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The piano man

Junior Jacob Guston talks music and why he plays the upstairs piano after school

Andrea Simmons, Photo editor

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Katie Bullock
1. Junior Jacob Gustin plays the piano alone in the little theatre. Gustin enjoys the privacy that playing upstairs gives him, since he considers himself a shy person.

Serene music rings through the halls after school, reaching the ears of janitors securing the building, teachers grading papers and students practicing the latest musical. The music comes from a piano next to the Little Theater, the sound of mixed emotions.

In March of 2016, junior Jacob Gustin – who has been playing piano since he was five years old – discovered that a piano resides upstairs above the D-Quad. Soon after, he began staying after school to play.

“At first, I didn’t really have a motive,” Gustin said. “I just came back here one day because I had just gotten back from NCC and I saw the piano. I only have a keyboard at home and I really love playing on real pianos. It just kind of evolved from there.”

Senior Anna Braman, who listens to Gustin during theatre rehearsals, is one of many students that find Gustin’s music engaging.

“Jacob would always play for us last year during Fame [the 2016 spring musical]. He kind of became our entertainment so a lot of kids got to know him,” Braman said.

Although Gustin enjoys playing for people, he perfers to remain behind the piano where people can not see him when he plays.

“People would come up and listen to me play or request stuff for me to play and I guess I just liked performing for people,” Gustin said. “But I’m also kind of a shy person so I don’t like for them to necesarily know who I am, which actually works really well because I’ll play after school when everybody is downstairs and they’ll hear me and talk to me from downstairs and I’ll just stick a thumbs up up for them to see.”

According to Gustin, playing piano helps release stress by acting as an outlet for his emotions.Graphic by Katie Bullock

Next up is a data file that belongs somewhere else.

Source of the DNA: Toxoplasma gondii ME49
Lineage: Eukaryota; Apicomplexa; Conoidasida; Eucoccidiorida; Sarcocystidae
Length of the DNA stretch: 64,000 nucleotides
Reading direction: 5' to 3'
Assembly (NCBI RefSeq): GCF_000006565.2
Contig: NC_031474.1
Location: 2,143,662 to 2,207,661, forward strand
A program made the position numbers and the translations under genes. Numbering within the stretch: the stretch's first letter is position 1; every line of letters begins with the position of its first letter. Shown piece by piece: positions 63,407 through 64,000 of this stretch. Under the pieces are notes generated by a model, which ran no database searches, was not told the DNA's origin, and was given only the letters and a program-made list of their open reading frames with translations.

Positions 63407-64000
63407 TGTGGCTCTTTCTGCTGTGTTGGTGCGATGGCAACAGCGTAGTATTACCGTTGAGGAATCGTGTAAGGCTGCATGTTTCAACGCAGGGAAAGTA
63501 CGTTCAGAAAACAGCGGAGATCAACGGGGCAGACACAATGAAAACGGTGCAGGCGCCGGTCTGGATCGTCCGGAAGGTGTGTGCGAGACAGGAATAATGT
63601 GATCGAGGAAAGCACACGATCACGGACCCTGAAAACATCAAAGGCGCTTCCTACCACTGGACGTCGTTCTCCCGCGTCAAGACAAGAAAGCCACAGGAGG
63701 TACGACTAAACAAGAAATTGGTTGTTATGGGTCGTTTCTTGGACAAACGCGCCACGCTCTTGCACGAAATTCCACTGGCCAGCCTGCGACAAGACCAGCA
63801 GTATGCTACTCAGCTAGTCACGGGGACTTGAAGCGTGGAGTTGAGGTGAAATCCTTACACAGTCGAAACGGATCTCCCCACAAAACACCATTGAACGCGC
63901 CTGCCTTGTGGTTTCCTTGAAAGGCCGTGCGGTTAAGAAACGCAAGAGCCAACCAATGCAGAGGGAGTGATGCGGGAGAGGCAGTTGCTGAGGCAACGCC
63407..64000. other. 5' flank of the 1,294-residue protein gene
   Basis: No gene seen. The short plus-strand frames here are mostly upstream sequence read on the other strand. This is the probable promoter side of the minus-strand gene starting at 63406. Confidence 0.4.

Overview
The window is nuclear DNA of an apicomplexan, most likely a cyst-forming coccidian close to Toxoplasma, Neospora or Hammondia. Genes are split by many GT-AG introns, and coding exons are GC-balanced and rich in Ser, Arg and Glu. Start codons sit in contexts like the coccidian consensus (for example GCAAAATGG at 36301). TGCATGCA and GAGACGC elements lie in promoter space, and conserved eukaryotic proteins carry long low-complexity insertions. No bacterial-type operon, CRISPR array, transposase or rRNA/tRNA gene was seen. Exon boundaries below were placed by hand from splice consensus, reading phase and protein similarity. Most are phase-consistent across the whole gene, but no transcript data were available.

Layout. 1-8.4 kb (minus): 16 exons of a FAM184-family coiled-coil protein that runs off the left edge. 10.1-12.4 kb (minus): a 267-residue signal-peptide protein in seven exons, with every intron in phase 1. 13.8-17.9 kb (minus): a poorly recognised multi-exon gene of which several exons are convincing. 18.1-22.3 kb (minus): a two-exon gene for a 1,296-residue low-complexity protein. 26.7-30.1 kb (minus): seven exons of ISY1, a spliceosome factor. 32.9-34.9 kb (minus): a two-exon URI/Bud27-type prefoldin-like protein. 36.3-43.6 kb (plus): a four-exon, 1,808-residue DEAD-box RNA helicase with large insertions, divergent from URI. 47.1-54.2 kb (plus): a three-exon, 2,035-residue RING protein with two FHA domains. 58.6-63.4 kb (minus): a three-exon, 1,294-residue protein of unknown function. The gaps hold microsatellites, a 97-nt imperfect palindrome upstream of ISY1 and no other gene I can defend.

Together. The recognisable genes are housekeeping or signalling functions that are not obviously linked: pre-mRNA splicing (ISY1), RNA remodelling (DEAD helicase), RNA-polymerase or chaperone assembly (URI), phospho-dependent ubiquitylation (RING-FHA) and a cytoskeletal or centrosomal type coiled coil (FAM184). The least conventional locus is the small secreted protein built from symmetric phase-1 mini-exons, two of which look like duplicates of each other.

“It’s really nice to play because it calms and it takes my mind off negativity,” Gustin said. “It’s been a kind of therapy for me.”

According to Gustin, one of the benefits of playing in a relaxed setting is that he can play whatever he wants. As a result, Gustin often plays contemporary music.

“I like sad pieces. They’ve always been close to my heart because the chords that go along to it may be sad but they’re also pretty and I like playing that because other people really seem to vibe off of it,” Gustin said. “I like classical, but I don’t really play it that often because of it’s difficulty level. I really enjoy like a cheerful kind of Waltz sound. I also like playing 80’s rock every once in a while, like Queen. I also like playing movie genre music. I play a lot of music from Star Wars, or interstellar.”

Gustin’s favorite composer is Hans Zimmer, and he often plays Zimmer’s song Time.

 

“I like how Hans’s music sounds on the piano,” Gustin said. “[It] sounds really pretty.”

Gustin tries to play as much as he can after school to entertain the custodians and students that stay after school hours. But even when Gustin goes home, he enjoys playing.

“It’s [playing piano] really calming,” Gustin said. “At first when people are learning, they struggle with it, but once you have a general feel for it you just tinker around with it and you’ll lose track of time. I’ve been late before to work.”

Staff members also enjoy taking time to listen to Gustin as he plays.

“Normally I would just sit below him near the Griffin on the staff parking side. His music makes me feel happy and calm,” custodian Bryan Boles said. “My favorite music he plays is probably his Queen selections.”

Braman is now also learning how to play the piano, and hopes that Gustin will continue as an inspiration.

“I hope he continues. I love listening to him and I’m trying to learn to play piano myself,” Braman said.

Gustin hopes to continue playing until he graduates, since he believes that music is his form of entertaining and calming people.

“At first it was just a therapy thing, but now since people notice me playing, I feel like I’m obligated to,” Gustin said. “One of the custodians walked up to me and asked if I would play for them after school, serenade them. Anyone should pursue music if you can. It’s a beautiful thing.”

tain the custodians and students that stay after school hour“I hope he continues, I love listening to him and I’m trying to learn to play piano myself,” Braman said.

Gustin hopes to continue playing until he graduates, since he believes that music is his form of entertaining and calming people.

“At first it was just a therapy thing, but now since people notice me playing, I feel like I’m obligated to,” Gustin said. “One of the custodians walked up to me and asked if I would play for them after school, serenade them. Anyone should pursue music if you can. It’s a beautiful thing.”

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The piano man